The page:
Next, we rescale Green’s function, field and coupling constant of interaction as follows:where stands for the initial value for the scale factor and we have defined and we have used Fourier transformation for Green’s function asBy using these new definitions, SDEs in (44) are written as

Next SDEs for the rescaled Green’s function in (48) and (49) are written aswhere we have definedNote that the first derivative with respect to time which is originally presented in the expression of Laplacian (45) is now absent in the expression of SDEs for the rescaled fields and Green’s functions.

##### 3.3. The Initial Condition for Green’s Function and Field

In this subsection, the initial conditions for Green’s function and field are determined. For simplicity, let us look back to example model for one real scalar field. We first compute the initial condensation of the field (see (50)). Using (32) and setting , we compute it as follows:where we have computed the last term of (22) using (25) and is defined as [14]To proceed the calculation, we denote as . Then the initial condensation of field is given bywhere we have defined and satisfies

Next we will compute the initial condition for Green’s function (see (51)). By using (34) and setting and , one computes it as follows:Using (53) and (60), (63) becomes

The above results with the example model can be extended to our model and we summarize them as

Next we derive the time derivative of the field and Green’s function at the initial time . First we integrate the field equation in (54) with respect to time. By setting , we obtainSimilarly, we integrate (55) with respect to time . By setting both and equal to , we obtain the following initial conditionFinally, we integrate (56) with respect to time . By setting both and equal to , we obtain another initial condition,

#### 4. The Expectation Value of PNA

The SDEs obtained in the previous section allow us to write the solutions for both Green’s functions and fields in the form of integral equations. In this section, we present the correction to the expectation value of the PNA up to the first order contribution with respect to the cubic interaction. For this purpose, in Subsection 4.1, we show how one analytically obtains the solutions of SDEs. We write down the solutions up to the first order of the cubic interaction. In the Subsection 4.2, we also write the expectation value of the PNA up to the first order of the cubic interaction and investigate it by taking into account of the time dependence of the scale factor.

##### 4.1. The Solution of Green’s Function and Fields including Corrections

The SDEs in present work are inhomogeneous differential equations of the second order. To solve the differential equation, the variation of constants method is used. With the method, the solutions of SDEs are written in the form of integral equations. We solve the integral equation perturbatively and the solutions up to the first order of the cubic interaction are obtained. We first write the solutions of fields aswhere denotes the free part contribution while is the contribution due to the first order of the cubic interaction. In Appendix A.2, (70)-(72) are derived in detail. and is defined bywhere is defined as and are the solutions which satisfy the following homogeneous differential equations:where is given in (57). In Appendix B, and are derived in detail. and is also defined as follows:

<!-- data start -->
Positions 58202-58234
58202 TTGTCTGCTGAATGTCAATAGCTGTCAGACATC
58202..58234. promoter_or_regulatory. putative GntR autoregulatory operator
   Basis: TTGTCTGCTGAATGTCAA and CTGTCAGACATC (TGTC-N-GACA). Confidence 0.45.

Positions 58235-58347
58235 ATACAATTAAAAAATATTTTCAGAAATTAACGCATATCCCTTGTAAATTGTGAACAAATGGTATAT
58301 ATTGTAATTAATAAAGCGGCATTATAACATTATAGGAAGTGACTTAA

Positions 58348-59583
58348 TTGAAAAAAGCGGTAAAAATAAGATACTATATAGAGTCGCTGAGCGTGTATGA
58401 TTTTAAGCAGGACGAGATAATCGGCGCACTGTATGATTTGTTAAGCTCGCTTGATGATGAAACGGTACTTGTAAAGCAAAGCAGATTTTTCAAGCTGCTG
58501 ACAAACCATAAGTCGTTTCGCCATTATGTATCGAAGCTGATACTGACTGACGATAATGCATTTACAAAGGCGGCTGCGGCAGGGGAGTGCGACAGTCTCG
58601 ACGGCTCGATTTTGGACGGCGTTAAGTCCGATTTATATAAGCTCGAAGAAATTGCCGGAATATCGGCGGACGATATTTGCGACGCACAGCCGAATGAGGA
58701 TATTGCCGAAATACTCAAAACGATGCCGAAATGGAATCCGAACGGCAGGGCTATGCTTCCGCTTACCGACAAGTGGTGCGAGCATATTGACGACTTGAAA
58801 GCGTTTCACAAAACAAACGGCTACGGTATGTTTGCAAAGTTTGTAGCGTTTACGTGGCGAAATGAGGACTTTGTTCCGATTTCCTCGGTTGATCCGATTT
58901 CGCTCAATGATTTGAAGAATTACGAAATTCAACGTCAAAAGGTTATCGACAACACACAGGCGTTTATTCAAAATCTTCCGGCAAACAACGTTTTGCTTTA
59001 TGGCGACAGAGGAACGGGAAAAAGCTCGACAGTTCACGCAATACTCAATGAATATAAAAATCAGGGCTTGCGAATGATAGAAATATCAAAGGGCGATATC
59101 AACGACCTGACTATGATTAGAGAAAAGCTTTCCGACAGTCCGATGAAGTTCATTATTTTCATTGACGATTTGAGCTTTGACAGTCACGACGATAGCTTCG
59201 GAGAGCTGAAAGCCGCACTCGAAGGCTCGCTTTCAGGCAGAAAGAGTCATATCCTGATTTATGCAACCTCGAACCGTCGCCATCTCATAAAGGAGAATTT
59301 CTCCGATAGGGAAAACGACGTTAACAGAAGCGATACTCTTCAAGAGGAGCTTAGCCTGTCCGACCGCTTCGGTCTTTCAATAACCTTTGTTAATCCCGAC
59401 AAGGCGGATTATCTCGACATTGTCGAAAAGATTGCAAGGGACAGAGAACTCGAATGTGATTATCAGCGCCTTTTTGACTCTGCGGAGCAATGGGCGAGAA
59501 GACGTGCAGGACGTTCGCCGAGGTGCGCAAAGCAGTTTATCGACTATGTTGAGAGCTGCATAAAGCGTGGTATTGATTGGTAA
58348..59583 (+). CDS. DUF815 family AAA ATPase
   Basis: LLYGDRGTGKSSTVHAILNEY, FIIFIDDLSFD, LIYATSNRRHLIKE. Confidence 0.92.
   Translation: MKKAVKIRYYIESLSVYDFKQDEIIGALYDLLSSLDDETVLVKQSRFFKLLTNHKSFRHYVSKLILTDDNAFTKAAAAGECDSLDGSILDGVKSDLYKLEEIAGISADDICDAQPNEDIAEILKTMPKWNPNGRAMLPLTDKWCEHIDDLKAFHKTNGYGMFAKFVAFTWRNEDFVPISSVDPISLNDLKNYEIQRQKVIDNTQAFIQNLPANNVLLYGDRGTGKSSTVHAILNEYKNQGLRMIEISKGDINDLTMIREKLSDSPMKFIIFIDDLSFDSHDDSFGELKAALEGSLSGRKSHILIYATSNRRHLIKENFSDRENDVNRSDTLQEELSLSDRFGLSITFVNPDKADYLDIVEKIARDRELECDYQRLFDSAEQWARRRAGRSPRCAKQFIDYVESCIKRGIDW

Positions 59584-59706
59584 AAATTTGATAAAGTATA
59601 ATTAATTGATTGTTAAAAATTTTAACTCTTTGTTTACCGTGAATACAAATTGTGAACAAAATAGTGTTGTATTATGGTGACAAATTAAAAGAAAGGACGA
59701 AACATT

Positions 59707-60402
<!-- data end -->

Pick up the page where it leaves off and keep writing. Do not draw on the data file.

Next we write down the solution of Green’s function as follows:where is an antisymmetric tensor and its nonzero components are given as while denotes a unit step function,where , , and are given asand is given in (23). In Appendices A.4 and A.5, we derive (79) and (80) in detail, respectively.

##### 4.2. The Expectation Value of PNA including Corrections and the First Order of the Hubble Parameter

Next we compute the PNA in (36) including the first order correction with respect to () and the effect of expansion up to the first order of the Hubble parameter. By using rescaled fields, Green’s function, and coupling constant in (50)-(52), one can write down total contribution to the expectation value of PNA with order corrections asThe first line of the above equation is the zeroth order of the cubic interaction while the next three terms are the first order.

As was indicated previously, we will further investigate the expectation value of the PNA for the case of time-dependent scale factor. For that purpose, one can expand scale factor around for as follows: We first assume that when is near . Then one can keep only the following terms:and for () are set to be zero. corresponds to the constant scale factor and corresponds to linear Hubble parameter . Thus it can be written aswhere is given byand . Throughout this study, we only keep first order of as the first nontrivial approximation. For the case that Hubble parameter is positive, it corresponds to the case for the expanding universe. Under this situation, and .

Now let us briefly go back to (58). With these approximations, the second term of (58) is apparently vanished. Since is proportional to linear , the third term of (58) involves second order of . Hence, one can neglect it and the Riemann curvature in (3) is also vanished. Therefore, is simply written as . Now are given asNext we define asWe consider defined in (57). One can expand it around time as

Now let us investigate the expectation value of PNA under these approximations. For the case that and , the nonzero contribution to the expectation value of PNA comes only from corrections to Green’s function. From (84), we can obtainwhere we have used (71) and (80). Following the expression of the scale factor in (87), is also divided into the part of the constant scale factor and the part which is proportional to . In Appendix C, and its derivative are derived in detail. In the above expression, is also included in . Since we are interested in the PNA up to the first order of , we expand it as follows:Furthermore, substituting (87), (95) and and its derivative in (C.7), (C.8), (C.11)-(C.16) into Eq. (94), one can divide the PNA into two parts,